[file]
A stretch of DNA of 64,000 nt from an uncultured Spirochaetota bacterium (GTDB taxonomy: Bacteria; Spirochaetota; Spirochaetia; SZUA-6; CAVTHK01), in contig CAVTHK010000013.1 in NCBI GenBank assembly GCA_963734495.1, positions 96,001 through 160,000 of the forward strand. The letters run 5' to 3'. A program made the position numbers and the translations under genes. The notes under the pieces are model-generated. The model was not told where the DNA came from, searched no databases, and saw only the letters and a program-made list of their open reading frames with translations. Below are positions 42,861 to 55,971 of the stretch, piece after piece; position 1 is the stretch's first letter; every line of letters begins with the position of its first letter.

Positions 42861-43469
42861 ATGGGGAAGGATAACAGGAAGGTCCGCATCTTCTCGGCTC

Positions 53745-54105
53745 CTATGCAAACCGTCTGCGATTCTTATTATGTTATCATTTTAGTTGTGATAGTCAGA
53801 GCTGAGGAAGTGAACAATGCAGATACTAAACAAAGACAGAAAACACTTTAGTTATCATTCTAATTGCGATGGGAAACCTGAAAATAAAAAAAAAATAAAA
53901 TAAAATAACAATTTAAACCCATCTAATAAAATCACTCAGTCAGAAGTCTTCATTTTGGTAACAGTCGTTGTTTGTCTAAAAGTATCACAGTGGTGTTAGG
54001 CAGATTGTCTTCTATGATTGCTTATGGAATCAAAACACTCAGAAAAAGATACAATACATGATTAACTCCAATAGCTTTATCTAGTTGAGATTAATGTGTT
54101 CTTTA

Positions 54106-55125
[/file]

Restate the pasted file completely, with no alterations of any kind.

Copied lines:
A stretch of DNA of 64,000 nt from an uncultured Spirochaetota bacterium (GTDB taxonomy: Bacteria; Spirochaetota; Spirochaetia; SZUA-6; CAVTHK01), in contig CAVTHK010000013.1 in NCBI GenBank assembly GCA_963734495.1, positions 96,001 through 160,000 of the forward strand. The letters run 5' to 3'. A program made the position numbers and the translations under genes. The notes under the pieces are model-generated. The model was not told where the DNA came from, searched no databases, and saw only the letters and a program-made list of their open reading frames with translations. Below are positions 42,861 to 55,971 of the stretch, piece after piece; position 1 is the stretch's first letter; every line of letters begins with the position of its first letter.

Positions 42861-43469
42861 ATGGGGAAGGATAACAGGAAGGTCCGCATCTTCTCGGCTC

Positions 53745-54105
53745 CTATGCAAACCGTCTGCGATTCTTATTATGTTATCATTTTAGTTGTGATAGTCAGA
53801 GCTGAGGAAGTGAACAATGCAGATACTAAACAAAGACAGAAAACACTTTAGTTATCATTCTAATTGCGATGGGAAACCTGAAAATAAAAAAAAAATAAAA
53901 TAAAATAACAATTTAAACCCATCTAATAAAATCACTCAGTCAGAAGTCTTCATTTTGGTAACAGTCGTTGTTTGTCTAAAAGTATCACAGTGGTGTTAGG
54001 CAGATTGTCTTCTATGATTGCTTATGGAATCAAAACACTCAGAAAAAGATACAATACATGATTAACTCCAATAGCTTTATCTAGTTGAGATTAATGTGTT
54101 CTTTA

Positions 54106-55125